E-Medical Education: An Overview

E-Medical Education: An Overview

D. John Doyle (Cleveland Clinic Foundation, USA)
DOI: 10.4018/978-1-61692-004-3.ch012

Abstract

The World Wide Web has made available a large variety of medical information and education resources only dreamed of two decades ago. This review discusses a number of Web-based e-Medical education concepts and resources likely to be of interest to the medical education community as well as a number of other groups. The resources described focus especially on those that are free and those that have an interactive component. The importance of interactivity and its role in the “constructivist” approach to education is emphasized. Problem-based learning in medical education is also discussed. In addition, the importance of “Web 2.0” and related developments is discussed, along with an overview of Web-based medical simulation software that can complement medical education programs. The importance of podcasts and videocasts as an educational resource are also emphasized. Other concepts such as mashups and the semantic Web are briefly described. Intellectual property issues are also discussed, such as Creative Commons license arrangements, as well as the concept of “information philanthropy”. Finally, the importance of peer-review and technology evaluation for online educational materials is discussed.
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Introduction

The Rise of Web-based Educational Systems

“The student begins with the patient, continues with the patient, and ends his studies with the patient, using books and lectures as tools, as means to an end.” -- Sir William Osler, Aequanimitas, 1905

Since the coming of age of the World Wide Web a little over a decade ago, a true revolution in access to information of all kinds has taken place. In particular, recent years have witnessed a quasi-revolution in conventional and distance education as a result. Web-based educational technologies now allow for new approaches to education not previously dreamed of. While this is especially true in the field of distance education generally, it has also had a tremendous impact on medical education in particular (Gallagher, Dobrosielski-Vergona, Wingard, and Williams, 2005; Glinkowski and Ciszek, 2007; Jang, Hwang, Park, Kim and Kim, 2005; McKimm, Jollie and Cantillon, 2003; Sajeva, 2006; Schilling, Wiecha, Polineni and Khalil, 2006; Smith, Roberts and Partridge, 2007; Zary, Johnson, Boberg and Fors, 2006). Clinicians and medical students now have available to them a countless array of online medical journals, CME educational sites, discussion forums, medical search engines, podcasts, wikis, and blogs that they can use to enhance their ongoing learning. A great number of these resources are entirely free.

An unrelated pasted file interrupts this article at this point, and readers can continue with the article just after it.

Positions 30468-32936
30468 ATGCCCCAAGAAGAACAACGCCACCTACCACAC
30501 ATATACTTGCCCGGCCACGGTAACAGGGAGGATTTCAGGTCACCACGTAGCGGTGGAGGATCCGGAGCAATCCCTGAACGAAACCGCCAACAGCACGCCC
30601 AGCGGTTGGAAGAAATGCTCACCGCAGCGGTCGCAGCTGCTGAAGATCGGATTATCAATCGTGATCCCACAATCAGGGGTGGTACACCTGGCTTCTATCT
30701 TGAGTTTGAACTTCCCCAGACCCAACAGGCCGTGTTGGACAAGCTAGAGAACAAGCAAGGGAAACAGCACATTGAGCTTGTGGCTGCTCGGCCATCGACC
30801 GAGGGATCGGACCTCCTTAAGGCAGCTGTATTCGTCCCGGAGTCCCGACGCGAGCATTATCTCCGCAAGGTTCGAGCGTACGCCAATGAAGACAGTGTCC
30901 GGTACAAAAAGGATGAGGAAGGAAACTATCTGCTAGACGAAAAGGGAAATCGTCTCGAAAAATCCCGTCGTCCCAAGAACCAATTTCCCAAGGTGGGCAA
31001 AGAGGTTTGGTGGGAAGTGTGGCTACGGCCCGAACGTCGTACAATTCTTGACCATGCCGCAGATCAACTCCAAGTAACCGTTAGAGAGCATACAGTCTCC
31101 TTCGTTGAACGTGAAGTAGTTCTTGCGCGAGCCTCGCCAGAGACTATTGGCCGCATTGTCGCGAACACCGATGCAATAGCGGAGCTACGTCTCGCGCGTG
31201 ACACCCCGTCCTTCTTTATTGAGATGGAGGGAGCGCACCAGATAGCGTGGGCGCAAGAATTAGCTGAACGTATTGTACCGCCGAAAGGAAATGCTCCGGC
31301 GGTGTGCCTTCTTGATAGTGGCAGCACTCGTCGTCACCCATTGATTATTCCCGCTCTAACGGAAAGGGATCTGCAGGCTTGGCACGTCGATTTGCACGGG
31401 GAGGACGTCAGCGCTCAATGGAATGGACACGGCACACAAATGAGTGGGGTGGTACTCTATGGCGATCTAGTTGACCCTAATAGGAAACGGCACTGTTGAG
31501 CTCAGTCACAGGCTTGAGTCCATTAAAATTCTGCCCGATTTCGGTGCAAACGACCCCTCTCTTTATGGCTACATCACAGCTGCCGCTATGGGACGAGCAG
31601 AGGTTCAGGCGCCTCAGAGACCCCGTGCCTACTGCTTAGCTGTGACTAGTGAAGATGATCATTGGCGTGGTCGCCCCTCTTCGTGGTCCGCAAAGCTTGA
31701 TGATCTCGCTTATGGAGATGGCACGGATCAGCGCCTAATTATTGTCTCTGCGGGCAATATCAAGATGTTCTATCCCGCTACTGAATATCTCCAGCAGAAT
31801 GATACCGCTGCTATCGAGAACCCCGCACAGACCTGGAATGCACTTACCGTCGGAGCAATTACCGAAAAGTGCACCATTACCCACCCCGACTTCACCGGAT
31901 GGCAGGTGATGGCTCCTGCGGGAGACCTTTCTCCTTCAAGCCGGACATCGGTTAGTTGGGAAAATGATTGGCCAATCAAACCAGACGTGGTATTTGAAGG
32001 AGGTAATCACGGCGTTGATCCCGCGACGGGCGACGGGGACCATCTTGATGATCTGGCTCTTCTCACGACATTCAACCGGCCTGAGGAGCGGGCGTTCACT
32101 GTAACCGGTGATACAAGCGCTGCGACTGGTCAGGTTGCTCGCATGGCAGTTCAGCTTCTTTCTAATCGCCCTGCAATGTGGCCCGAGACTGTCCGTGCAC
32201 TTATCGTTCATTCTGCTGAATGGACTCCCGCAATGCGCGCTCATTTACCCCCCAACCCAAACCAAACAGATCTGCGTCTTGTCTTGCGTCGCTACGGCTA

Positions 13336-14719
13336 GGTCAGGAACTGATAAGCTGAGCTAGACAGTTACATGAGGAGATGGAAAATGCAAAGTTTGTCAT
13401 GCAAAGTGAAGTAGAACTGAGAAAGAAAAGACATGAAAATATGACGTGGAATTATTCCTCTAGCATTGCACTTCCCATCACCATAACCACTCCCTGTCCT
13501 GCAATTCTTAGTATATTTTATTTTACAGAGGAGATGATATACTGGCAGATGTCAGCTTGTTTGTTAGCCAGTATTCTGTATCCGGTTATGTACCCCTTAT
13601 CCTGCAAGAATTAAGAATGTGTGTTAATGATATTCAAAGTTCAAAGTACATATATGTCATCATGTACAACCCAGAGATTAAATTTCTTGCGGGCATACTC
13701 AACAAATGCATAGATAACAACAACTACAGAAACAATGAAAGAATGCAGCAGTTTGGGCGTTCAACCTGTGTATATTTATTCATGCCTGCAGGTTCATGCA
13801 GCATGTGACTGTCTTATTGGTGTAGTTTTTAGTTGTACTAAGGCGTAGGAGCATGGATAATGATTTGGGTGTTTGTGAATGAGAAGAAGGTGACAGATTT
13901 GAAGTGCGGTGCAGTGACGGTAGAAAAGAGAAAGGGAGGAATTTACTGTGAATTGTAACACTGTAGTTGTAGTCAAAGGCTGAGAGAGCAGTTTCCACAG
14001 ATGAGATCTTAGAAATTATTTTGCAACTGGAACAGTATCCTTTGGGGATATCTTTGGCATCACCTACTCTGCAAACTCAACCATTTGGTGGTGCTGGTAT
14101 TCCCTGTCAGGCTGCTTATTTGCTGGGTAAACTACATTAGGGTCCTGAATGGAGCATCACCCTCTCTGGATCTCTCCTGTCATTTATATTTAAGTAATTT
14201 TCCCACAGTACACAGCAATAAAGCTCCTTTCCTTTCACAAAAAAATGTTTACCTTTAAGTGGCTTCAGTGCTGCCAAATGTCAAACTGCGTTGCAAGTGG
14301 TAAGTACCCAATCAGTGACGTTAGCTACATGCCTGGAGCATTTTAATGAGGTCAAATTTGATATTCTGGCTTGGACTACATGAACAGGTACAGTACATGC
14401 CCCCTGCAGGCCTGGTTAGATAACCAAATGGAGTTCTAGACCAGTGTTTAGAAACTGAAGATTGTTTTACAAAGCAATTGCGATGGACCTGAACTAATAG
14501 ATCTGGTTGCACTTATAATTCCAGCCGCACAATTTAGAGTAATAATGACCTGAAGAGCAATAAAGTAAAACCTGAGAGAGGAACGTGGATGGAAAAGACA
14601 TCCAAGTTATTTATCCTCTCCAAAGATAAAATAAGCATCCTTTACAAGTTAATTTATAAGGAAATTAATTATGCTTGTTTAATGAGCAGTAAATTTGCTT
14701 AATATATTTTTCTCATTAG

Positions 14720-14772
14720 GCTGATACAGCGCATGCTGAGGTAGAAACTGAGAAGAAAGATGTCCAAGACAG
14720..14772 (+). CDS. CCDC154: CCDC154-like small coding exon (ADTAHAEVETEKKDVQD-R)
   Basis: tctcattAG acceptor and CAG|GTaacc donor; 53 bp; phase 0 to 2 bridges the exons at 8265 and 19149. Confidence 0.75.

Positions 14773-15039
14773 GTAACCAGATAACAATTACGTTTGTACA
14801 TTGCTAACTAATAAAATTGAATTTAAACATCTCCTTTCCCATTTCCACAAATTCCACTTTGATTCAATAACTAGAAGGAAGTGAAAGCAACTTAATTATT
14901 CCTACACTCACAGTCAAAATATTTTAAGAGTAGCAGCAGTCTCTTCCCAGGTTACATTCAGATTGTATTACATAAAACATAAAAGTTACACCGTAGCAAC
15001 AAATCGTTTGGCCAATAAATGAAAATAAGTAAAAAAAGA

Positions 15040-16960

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Web-Site Development Software

Web pages are a particularly useful means of providing information of almost any kind. They are easily accessed and are updated relatively easily, at least with some development systems. Links to related documents can be provided, while support for tables, graphics and multimedia objects like audio and video clips can usually be managed with minimal difficulty. As a result, Web pages have proven to be very popular for medical education.

Web pages are primarily built using the HTML language or one of its successors (Katzman, 2001; Lynch and Horton, 1998; Ryan, Louis and Yee, 2005; Wiggins, Davidson, Harnsberger, Lauman and Goede, 2001). There are many advantages to using HTML for Web site development, one of which is that one does not need to buy any special software in order to use it - one can write Web pages directly in HTML using almost any text editor. Still, most Web developers prefer to use a specialized Web page editor, and there are a number of inexpensive or free HTML editors available (as a simple Google search will quickly reveal). Professionals usually use packages such as Macromedia’s Dreamweaver or Microsoft‘s Expression Web. While these are excellent, comprehensive, general-purpose Web page editors, they are not especially friendly to beginners, and for a number of small projects I have used a less well-known but very easy-to-use system known as Homestead (www.homestead.com).

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